business book recommendations
August 20, 2018

6 Business Book Recommendations from Leaders at Workfront

It’s time for school to start again, which means it’s time for students to hit the books.

At Workfront, we value continual learning and consider reading to be a critical part of our culture. In this light, we’ve pulled together six business books, each recommended by a different leader here. Without exception, these recommendations will help you in your daily work.

In Full Flight: A Story of Africa and Atonement
Recommended by Alex Shootman, President and CEO at Workfront

Synopsis: Dr. Anne Spoerry treated hundreds of thousands of people across rural Kenya over the span of fifty years. A member of the renowned Flying Doctors Service, the French-born Spoerry learned how to fly a plane at the age of forty-five and earned herself the cherished nickname, "Mama Daktari" ("Mother Doctor") from the people of Kenya.

Why Alex recommends it: All of us have a reason for our life's work. This book is a remarkable study into the reasons why Dr. Spoerry devoted her life to work that really mattered. From her story, one can learn that purpose in our work can come from very unexpected sources.  

Conversational Intelligence: How Great Leaders Build Trust and Get Extraordinary Results
Recommended by Laura Butler, SVP of People & Culture at Workfront

Synopsis: Using the science of how our brains are wired, this book provides a practical framework to understand how our own unconscious behavior in conversations either triggers conflict or sparks collaboration. It also provides examples, tools, and proven practices to help the reader shape a positive culture that leads to incredible company growth.   

Why Laura recommends it: We all engage in conversations to get work done, drive revenue, and simply connect with our coworkers as people. Despite the most positive intentions, things don't always go as we planned — especially with so much diversity in today's workforce. Conversational Intelligence has an innovative way of addressing specific actions that can help people in their daily work activities. Who knew that holding a warm drink before a conversation could improve trust?

David and Goliath: Underdogs, Misfits, and the Art of Battling Giants by Malcolm Gladwell
Recommended by Jon Pexton, CFO at Workfront

Synopsis: David and Goliath challenges how we think about obstacles and disadvantages while offering insights and stories about people who have dealt with discrimination, disability, loss of a parent, attending a mediocre school, or a number of other setbacks. The perceived major disadvantages in fact turn out to be the keys to the underdog’s triumph against Goliath-like opponents.

Why Jon recommends it: Too often, we think that just because we’ve been dealt a setback we don’t have a chance at success. In reality, as Malcolm Gladwell shows, just the opposite is likely true. By being aware of how disadvantages can be help us, we can take a more optimistic approach to work — and to life.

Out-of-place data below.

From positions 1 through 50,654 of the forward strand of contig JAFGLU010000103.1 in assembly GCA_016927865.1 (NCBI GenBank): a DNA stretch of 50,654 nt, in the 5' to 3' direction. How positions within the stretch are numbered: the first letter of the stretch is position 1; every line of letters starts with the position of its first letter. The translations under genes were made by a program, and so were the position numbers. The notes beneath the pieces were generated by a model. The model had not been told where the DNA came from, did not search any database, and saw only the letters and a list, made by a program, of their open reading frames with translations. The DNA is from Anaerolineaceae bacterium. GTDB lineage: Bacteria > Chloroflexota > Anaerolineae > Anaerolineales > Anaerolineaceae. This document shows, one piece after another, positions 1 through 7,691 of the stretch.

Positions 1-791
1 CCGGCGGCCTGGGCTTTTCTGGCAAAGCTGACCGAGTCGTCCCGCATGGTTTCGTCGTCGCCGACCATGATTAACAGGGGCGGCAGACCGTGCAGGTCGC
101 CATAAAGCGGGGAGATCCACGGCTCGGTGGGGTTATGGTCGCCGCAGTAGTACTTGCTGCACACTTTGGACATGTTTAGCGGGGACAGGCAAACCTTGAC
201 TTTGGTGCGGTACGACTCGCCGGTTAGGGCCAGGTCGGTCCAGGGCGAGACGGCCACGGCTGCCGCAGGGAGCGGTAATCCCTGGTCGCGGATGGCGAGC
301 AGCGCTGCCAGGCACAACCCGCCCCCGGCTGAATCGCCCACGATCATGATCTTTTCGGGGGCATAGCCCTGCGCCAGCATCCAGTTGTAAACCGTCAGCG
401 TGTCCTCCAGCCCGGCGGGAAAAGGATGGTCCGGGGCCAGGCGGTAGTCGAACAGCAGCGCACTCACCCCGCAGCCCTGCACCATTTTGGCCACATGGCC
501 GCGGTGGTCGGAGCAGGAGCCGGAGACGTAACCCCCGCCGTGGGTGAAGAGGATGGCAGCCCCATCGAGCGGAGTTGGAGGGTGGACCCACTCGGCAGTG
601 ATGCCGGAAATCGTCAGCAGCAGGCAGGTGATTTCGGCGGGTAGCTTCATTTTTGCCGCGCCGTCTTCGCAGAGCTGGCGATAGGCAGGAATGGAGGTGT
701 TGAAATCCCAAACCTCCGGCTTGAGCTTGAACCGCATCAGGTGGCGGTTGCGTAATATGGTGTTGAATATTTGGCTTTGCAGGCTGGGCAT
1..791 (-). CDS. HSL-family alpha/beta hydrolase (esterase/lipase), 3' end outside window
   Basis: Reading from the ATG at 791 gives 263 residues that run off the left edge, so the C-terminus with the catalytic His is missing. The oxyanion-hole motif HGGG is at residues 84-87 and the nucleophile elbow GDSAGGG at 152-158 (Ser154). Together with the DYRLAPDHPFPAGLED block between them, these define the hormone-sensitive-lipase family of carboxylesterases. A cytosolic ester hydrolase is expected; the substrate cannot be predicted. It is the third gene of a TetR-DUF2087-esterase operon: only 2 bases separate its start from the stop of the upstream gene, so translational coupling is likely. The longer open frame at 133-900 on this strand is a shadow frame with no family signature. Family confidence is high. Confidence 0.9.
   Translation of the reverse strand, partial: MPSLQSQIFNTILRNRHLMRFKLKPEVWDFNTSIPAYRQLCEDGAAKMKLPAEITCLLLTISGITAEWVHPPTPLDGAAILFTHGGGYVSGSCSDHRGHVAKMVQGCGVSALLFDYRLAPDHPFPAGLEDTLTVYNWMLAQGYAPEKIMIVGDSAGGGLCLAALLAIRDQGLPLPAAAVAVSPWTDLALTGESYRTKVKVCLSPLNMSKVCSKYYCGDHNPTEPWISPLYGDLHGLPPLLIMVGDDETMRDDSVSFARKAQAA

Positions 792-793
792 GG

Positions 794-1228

Blue Ocean Strategy, Expanded Edition: How to Create Uncontested Market Space and Make the Competition Irrelevant by Kim and Mauborgne.
Recommended by Heidi Melin, CMO at Workfront

Synopsis: Blue Ocean Strategy studies 150 business moves to show that it’s often more effective to push into uncontested market spaces and new industries (known as “blue oceans”) than it is to fixate on competing with established market players.

Why Heidi recommends it: This book is grounded in research and real-world examples, which have now been updated since the early 2000s in an expanded edition. It challenges conventional ways of thinking about strategy and competition. A good read and a good reminder.

Change the Culture, Change the GameThe Breakthrough Strategy for Energizing Your Organization and Creating Accountability for Results by Roger Connors & Tom Smith.
Recommended by Steven Zobell, CPO & CTO at Workfront

Synopsis: Change the Culture accompanies other books by Connors and Smith, such as How Did That Happen? and The Oz Principle. This book drives home how important people and culture are for creating accountability.

Why Steven recommends it: All organizations are looking for ways to get great market results at an accelerated pace. Far too often leaders simply push plans on team members as opposed to making simple changes in the way the organization works. As the authors like to say, "Either you will manage the culture, or it will manage you."

The Power of Habit: Why We Do What We Do in Life and Business by Charles Duhigg
Recommended by Paige Erickson, SVP of Business Development at Workfront

Synopsis: The Power of Habit presents the science behind how habits are formed and what you need to do break or start a new routine. Written by Pulitzer prize-winning reporter Charles Duhigg, it illustrates the scientific findings on habits with real-life stories of people and companies who have either started or broken habits. Spoil alert: The answer is not simply willpower.

Why Paige recommends it: If you have a bad habit you want to break or a new good habit you want to start, this book will help you. It gives you a framework to create new routines that give you immediate feedback and help you keep doing your desired behavior until that behavior becomes a habit.


Which of these recommendations intrigues you the most? What book would you recommend right now? Let us know on Twitter, Facebook, or LinkedIn!


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